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  • Writer's pictureAlissa Anderson

"Doggy Dementia" - Yes, It Exists!

Updated: Mar 16

Have you ever wondered if your senior pet can get Alzheimer’s disease? Has their behavior been changing or do they seem to be getting confused? Dogs and cats can and do sometimes develop cognitive dysfunction, an age-related condition where changes in the brain can cause declines in perception, memory, and learning, similar to dementia in humans. In this blog I will focus on Canine Cognitive Dysfunction (CCD), including a brief summary of symptoms and diagnosis, supplements/diets, medications, and management.


Below is a partial list of symptoms that can be associated with CCD:

- Restlessness/pacing (especially at night)

- Vocalizing

- Antisocial behavior

- Accidents in the house

- Anxiety

- Disorientation

- Getting stuck in corners, behind/under furniture, going to the wrong side of the door

- Not recognizing or behaving strangely towards people they know

CCD is a diagnosis of exclusion, meaning we do not have a specific test for this condition and need to rule out other potential medical causes first whenever possible. Veterinarians consider history, symptoms, and may use specialized rating scales to assess your pet for CCD. They also perform physical exams (including orthopedic and neurologic components) and may perform diagnostic tests to rule out other possible causes (such as brain tumors or osteoarthritis).

The DISHAA tool available here through Purina is an excellent resource for assessing what level of cognitive decline your pet may be currently experiencing. As a hospice veterinarian I am a strong believer that as your pet's caregiver, you are the best judge because you know what their "normal"s are and you notice small changes first. Tools like DISHAA are a great way to help you know what to look for!


Antioxidants, medium-chain triglycerides, Vitamin E, omega 3 fatty acids, and multiple other ingredients have been shown to improve cognitive function in some senior pets. Supplements (please remember these are not regulated by the FDA and it can be difficult to assess their quality and efficacy) that may be beneficial for your pet include Senilife (, Neutricks (for dogs or cats), and SAMe (available in products like Denamarin,; available for dogs or cats). Because CCD affects the sleep-wake cycle and can be associated with anxiety, supplements focused on these signs can also be helpful. Some examples include Zylkene (; for dogs or cats), Vetriscience’s Composure (for dogs or cats), Solliquin, and Purina’s Calming Care (for dogs only at this time). You can also use melatonin, but check with your veterinarian for the correct dosing.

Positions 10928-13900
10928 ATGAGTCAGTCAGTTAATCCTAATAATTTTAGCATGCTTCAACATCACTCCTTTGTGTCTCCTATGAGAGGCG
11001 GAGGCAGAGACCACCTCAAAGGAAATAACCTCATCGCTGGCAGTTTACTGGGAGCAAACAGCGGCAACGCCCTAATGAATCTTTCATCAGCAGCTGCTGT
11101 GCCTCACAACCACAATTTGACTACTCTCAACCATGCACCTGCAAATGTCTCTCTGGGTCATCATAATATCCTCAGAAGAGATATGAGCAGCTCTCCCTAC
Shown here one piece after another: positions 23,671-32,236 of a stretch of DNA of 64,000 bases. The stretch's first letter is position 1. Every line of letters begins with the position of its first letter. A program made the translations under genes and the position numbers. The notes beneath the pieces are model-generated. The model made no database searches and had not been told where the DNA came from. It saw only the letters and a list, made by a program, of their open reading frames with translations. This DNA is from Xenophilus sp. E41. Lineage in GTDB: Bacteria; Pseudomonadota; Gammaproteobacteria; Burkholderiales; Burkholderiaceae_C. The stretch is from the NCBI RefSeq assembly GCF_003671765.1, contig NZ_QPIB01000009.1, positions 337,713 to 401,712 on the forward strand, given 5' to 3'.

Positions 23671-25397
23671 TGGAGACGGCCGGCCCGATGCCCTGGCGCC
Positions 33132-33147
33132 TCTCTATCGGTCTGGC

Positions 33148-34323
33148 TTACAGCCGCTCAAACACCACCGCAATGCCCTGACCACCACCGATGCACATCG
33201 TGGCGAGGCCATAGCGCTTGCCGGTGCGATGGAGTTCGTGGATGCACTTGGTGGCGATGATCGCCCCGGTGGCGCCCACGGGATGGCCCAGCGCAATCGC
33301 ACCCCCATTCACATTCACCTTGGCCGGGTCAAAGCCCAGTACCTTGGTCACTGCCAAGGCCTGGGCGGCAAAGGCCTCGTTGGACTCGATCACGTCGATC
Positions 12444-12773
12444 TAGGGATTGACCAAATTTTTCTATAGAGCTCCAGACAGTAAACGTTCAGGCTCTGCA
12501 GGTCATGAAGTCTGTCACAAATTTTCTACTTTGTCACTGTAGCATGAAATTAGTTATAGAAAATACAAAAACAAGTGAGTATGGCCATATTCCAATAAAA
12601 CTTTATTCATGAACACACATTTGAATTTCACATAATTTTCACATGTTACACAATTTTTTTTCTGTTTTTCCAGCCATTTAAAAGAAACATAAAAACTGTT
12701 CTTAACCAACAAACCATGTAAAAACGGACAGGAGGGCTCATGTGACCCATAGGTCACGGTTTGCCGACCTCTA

There are several diets on the market that are formulated for senior pets which include ingredients to improve brain health. Some examples include Purina ProPlan’s Bright Mind, Purina Neurocare (prescription required), or Hill’s Youthful Vitality. With cognitive dysfunction being so difficult to manage even through veterinary hospice care, I start my own dogs on Bright Minds at age 7-8 years as long as they do not have other specialized dietary needs.


Selegiline (Anipryl) is a prescription oral medication approved by the FDA for treatment of CCD symptoms in dogs. It has had variable efficacy anecdotally, and note that it can take up to 4 weeks to see improvement. If you want more information on if this medication could help your pet, please visit with your veterinarian.

Other medications can be used to treat the anxiety or sleep problems that may be secondary to CCD. These include trazodone, fluoxetine (cannot be used with selegline), sertraline, or clomipramine (Clomicalm).


Enviromental enrichment and mental stimulation are important in the maintenance of your older pet’s cognitive function. Puzzle and food toys, playtime, and exercise are some ways to keep your pet’s mind active. Following routines and adding in more frequent potty breaks can also help out geriatric pets.

You can also find simple ways to assist with management of your older pet’s anxiety. These can include use of compression garments like Thundershirt (, pheromones (such as Feliway or Adaptil), and a white noise machine for times when your pet is home alone. Acupuncture and/or massage therapy can also be helpful in reducing your pet’s stress. Addressing pain (such as arthritic pain) is also an important component of decreasing stress in your senior pet.

CCD is a progressive disease and symptoms will worsen over time, although it is difficult to create a timeline because every individual pet is different. After establishing a baseline, it is important to monitor your pet’s signs, as well as their response to treatment and management. Quality of life needs to be considered. The good news is that at this time we have many ways to help older pets live happier, healthier lives. Please visit with your veterinarian to learn more and to come up with the best treatment plan for your pet.

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